I would think one of the examples that most similarly mirrors the SC2 example would be tennis: while both players play on the same court with the same ball, each player chooses their racquet ahead of time and there are a variety of factors towards choosing the racquet and string that could provide benefits.
Here are some examples of individual factors chosen by the player for their racquet before coming to the match:
- the size of the racquet: larger racquets have larger sweet spots and provide more surface area to hit the ball, but they are heavier and harder to swing
- the type of string: tennis racquet string comes in a variety of natural and synthetic materials that offer different properties. One is the texture/shape of the string; "rough" strings with a polygonal shape provide more friction and thus more spin to the ball. Softer, fibrous strings give an increased "feel" and control on impact. Oftentimes players will choose a different type of string for the "mains" (the strings that run vertically on the racquet) and the "crosses" (the strings that run horizontally) for a blend of the two properties and to suit their playstyle.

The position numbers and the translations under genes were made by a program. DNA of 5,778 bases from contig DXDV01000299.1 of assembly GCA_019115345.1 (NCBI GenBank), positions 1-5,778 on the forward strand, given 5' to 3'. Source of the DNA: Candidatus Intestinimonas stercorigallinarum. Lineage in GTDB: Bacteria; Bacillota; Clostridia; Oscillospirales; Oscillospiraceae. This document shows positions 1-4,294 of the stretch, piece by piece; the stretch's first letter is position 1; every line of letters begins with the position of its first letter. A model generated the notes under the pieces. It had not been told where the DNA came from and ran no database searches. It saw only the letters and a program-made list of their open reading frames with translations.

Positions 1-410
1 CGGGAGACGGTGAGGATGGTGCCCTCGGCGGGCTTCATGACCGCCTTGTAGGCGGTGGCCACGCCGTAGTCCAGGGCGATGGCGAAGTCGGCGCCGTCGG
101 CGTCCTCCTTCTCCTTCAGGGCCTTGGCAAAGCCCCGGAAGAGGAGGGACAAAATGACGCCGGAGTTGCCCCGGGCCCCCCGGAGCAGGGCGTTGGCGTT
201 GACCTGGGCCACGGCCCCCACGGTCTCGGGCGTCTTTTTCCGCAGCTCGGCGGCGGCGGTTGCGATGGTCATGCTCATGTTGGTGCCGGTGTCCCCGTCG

- the tension of the string: when a racquet is strung, the strings can be placed under specific amounts of tension to alter the properties of the racquet. Stringing a racquet with higher tension gives the racquet more control as the string will deform and shift less on impact, while lower tension increases the trampoline like nature of the racquet and delivers more power.
Altogether, a player that wants to maximize their power might choose a larger, more loosely strung racquet than a player that wants to maximize their control and maneuverability.
These are some considerations for tennis (and any other strung racquet sport like badminton, etc) to be argued as an asymmetric game, although the factors are relatively small in comparison to something like different races in SC2. If the game was completely symmetrical, I'd expect both players to have to use a standardized racquet or have to exchange racquets at some point during the match.
Maybe a more drastic example would be motorsport divisions that are not "spec" (ie they all use the exact same chassis, engine, suspension, etc). Each racer is all racing the same course, but if they are in different cars will different capabilities, that would seem pretty asymmetric to me.